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New Mexico Bowl: Q&A With Silver & Blue Sports

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Andrew Maurins of Silver and Blue Sports chatted New Mexico Bowl with Arizona Desert Swarm. The Wildcats and Wolf Pack square off on Saturday at 11 a.m. MT on ESPN.


Andrew Maurins of Silver and Blue Sports chatted New Mexico Bowl with Arizona Desert Swarm. The Wildcats and Wolf Pack square off on Saturday at 11 a.m. MT on ESPN.

Andrew provided some insight into Nevada's explosive Pistol offense, as well as on running back Stefphon Jefferson. The pairing of Jefferson against Ka'Deem Carey makes for one of the more interesting plots of this bowl season.

Be sure to check out, including Desert Swarm's own Q&A about the bowl match-up.

DS: What similarities do you notice between Chris Ault's Pistol, and the zone-read spread Rich Rodriguez runs? What are the key differences?

S&BS: First, let me preface this with an admission that I haven't watched much Arizona football beyond what I've been able to gather from ESPN3 replays this week.

It appears both teams rely heavily on variations of the zone read, where the quarterback reads a particular defender to determine whether to hand it off to the running back, keep it for a run of his own or drop back into a pass.

The main difference is that the Wildcats usually do it out of a shotgun with the runner to the left or right of the quarterback, while the Wolf Pack does it with the back directly behind the quarterback. I couldn't really tell what Arizona usually does with their offensive linemen (again, limited game-watching time), but I can say that Nevada relies more on pulling blockers and double-teaming defenders to move the ball when they run.

DS: For folks unfamiliar with Nevada football, Colin Kaepernick has brought a lot of attention. How does Cody Fajardo compare to him?

S&BS: I'd say that Fajardo has displayed a more refined passing touch than Kaep had at this point in his career. He puts better touch on his passes (particularly on short- and mid-range throws), but doesn't have the down field range or shear throwing power of his predecessor.

When running, Kaep was deceptively quick with his long strides and often beat defenders who simply took bad angles to pursue him, whereas Fajardo's running style is skewed more towards being slippery and elusive. He won't beat as many defenders in a foot race (though he can still do it from time to time), but he nonetheless has pretty good open field speed for a quarterback.

DS: What team that Nevada played this season measures up most to Arizona?

S&BS: Aside from the obvious "stellar offense, poor defense" parallel to Nevada, there's not any one prior opponent that I can single out as being just like the Wildcats this year.

I think their speed at the skill positions reminds me of South Florida, their offensive balance brings Fresno State to mind and their success at option running plays makes me think of Air Force. The fact that Nevada lost to all three of those teams should make Arizona fans pleased.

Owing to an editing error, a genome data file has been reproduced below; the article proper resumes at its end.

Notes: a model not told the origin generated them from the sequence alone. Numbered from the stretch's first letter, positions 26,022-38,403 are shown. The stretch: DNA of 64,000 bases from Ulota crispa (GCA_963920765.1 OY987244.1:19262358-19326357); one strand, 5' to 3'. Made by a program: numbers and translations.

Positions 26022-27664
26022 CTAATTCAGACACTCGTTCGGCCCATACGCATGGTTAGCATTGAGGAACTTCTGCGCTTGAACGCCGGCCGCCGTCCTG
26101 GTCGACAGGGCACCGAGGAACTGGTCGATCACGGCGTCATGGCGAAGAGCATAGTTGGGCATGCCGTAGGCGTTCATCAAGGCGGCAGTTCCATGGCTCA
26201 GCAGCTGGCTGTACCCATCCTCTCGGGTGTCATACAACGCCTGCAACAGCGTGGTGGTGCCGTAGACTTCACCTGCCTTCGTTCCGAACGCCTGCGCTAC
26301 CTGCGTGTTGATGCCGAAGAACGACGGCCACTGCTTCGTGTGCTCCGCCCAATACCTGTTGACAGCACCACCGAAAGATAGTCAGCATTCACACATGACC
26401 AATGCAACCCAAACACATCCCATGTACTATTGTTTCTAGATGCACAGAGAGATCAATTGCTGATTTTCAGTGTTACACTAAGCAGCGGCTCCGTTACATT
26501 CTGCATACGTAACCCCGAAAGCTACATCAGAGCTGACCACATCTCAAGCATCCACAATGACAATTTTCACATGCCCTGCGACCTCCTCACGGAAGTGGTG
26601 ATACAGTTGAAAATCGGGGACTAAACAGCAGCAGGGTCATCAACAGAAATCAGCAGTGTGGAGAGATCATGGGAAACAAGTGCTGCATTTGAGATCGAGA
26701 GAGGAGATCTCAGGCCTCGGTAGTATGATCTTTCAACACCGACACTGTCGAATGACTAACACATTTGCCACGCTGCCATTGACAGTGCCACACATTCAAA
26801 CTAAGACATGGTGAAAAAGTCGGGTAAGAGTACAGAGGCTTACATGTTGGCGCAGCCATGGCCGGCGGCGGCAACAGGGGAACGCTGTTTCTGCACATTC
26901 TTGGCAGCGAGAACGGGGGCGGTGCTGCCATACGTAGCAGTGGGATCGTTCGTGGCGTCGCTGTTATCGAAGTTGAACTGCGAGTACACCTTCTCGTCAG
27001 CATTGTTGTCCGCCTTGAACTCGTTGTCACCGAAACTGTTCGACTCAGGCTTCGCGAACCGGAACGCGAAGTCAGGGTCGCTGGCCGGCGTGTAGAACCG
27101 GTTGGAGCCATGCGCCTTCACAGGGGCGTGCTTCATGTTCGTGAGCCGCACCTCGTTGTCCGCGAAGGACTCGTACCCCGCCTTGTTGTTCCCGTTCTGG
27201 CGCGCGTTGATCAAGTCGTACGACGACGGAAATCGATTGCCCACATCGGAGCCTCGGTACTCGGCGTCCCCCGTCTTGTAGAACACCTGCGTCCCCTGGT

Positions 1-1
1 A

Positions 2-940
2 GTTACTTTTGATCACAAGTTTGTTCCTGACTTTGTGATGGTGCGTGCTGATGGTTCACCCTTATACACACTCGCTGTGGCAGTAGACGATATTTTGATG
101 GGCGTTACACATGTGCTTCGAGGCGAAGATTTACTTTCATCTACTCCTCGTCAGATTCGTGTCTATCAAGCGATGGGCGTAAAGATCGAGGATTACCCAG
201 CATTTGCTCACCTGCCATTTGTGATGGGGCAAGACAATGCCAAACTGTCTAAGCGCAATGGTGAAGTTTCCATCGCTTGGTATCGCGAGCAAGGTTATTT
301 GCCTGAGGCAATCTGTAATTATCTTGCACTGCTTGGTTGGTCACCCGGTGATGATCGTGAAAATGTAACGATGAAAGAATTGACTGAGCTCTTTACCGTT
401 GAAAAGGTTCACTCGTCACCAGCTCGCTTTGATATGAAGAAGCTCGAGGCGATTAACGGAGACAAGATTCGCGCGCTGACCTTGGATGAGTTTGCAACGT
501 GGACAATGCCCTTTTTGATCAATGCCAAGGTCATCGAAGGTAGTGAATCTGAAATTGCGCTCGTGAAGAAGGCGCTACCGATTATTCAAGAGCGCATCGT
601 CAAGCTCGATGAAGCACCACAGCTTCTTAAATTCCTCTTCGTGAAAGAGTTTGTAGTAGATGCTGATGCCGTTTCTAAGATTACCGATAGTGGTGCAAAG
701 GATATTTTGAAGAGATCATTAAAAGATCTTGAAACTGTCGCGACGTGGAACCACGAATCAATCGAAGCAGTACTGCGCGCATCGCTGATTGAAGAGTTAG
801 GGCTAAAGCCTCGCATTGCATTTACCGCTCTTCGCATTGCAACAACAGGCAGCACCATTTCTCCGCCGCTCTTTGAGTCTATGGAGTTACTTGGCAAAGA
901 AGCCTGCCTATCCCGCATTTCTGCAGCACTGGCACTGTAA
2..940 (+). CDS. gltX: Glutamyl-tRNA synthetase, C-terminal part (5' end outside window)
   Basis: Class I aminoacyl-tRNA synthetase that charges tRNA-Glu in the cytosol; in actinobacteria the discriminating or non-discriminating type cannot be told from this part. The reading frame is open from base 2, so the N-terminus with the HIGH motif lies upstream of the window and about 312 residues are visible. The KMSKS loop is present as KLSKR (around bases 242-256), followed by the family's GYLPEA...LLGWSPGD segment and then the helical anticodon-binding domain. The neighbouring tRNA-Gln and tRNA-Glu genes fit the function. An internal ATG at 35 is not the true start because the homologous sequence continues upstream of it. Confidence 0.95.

DS: Jefferson and Ka'Deem Carey were the top two backs in the nation, which makes for a pretty neat story line. How much do you think that plays into the motivation for Jefferson?

S&BS: Jefferson has never struck me as the kind of player who looks at an opposing team's offense for extra motivation. If you ask him about Carey, he'll probably tell you that's for his teammates on defense to worry about. It's not because he doesn't respect him -- he's just the kind of player who shows up to practice, puts in his work, does what his coaches tell him to do and doesn't concern himself with anything else.

DS: What kind of rusher is Jefferson?

S&BS: "Workhorse" is what comes to mind first. Getting 28 carries per game means your coaches and teammates are relying on you to (often literally) carry the team down the field. Give him the ball inside the five and it's more than likely six points.

He's not going to wow people with blinding speed or brute strength, but what he has in spades is persistence. Jefferson will keep hammering away with whatever running plays his coaches call (sometimes to the chagrin of our fans when he keeps running up the middle for minimal gains). But like the rest of the pistol offense, all it takes is one missed assignment or one broken tackle for him to bust out a big play and change the course of a game.

I think this compilation from the Cal game is a pretty accurate summary of what he brings to most games.

DS: - It's no mystery Arizona's struggled with its rush defense. How do you anticipate Nevada attacking that?

S&BS: Nevada is a run-first team, and that doesn't significantly change from week to week. There's greater balance with the pass this year than in previous seasons, but the offensive staple is still the zone read. There will be play action passes, roll-outs, two-tight end sets, sets with four wide receivers or two running backs and many more variations, but it all comes back to the pistol zone read. It's the sun around which the offense revolves, and like every other team they've played, that's what Arizona can expect to see a lot of.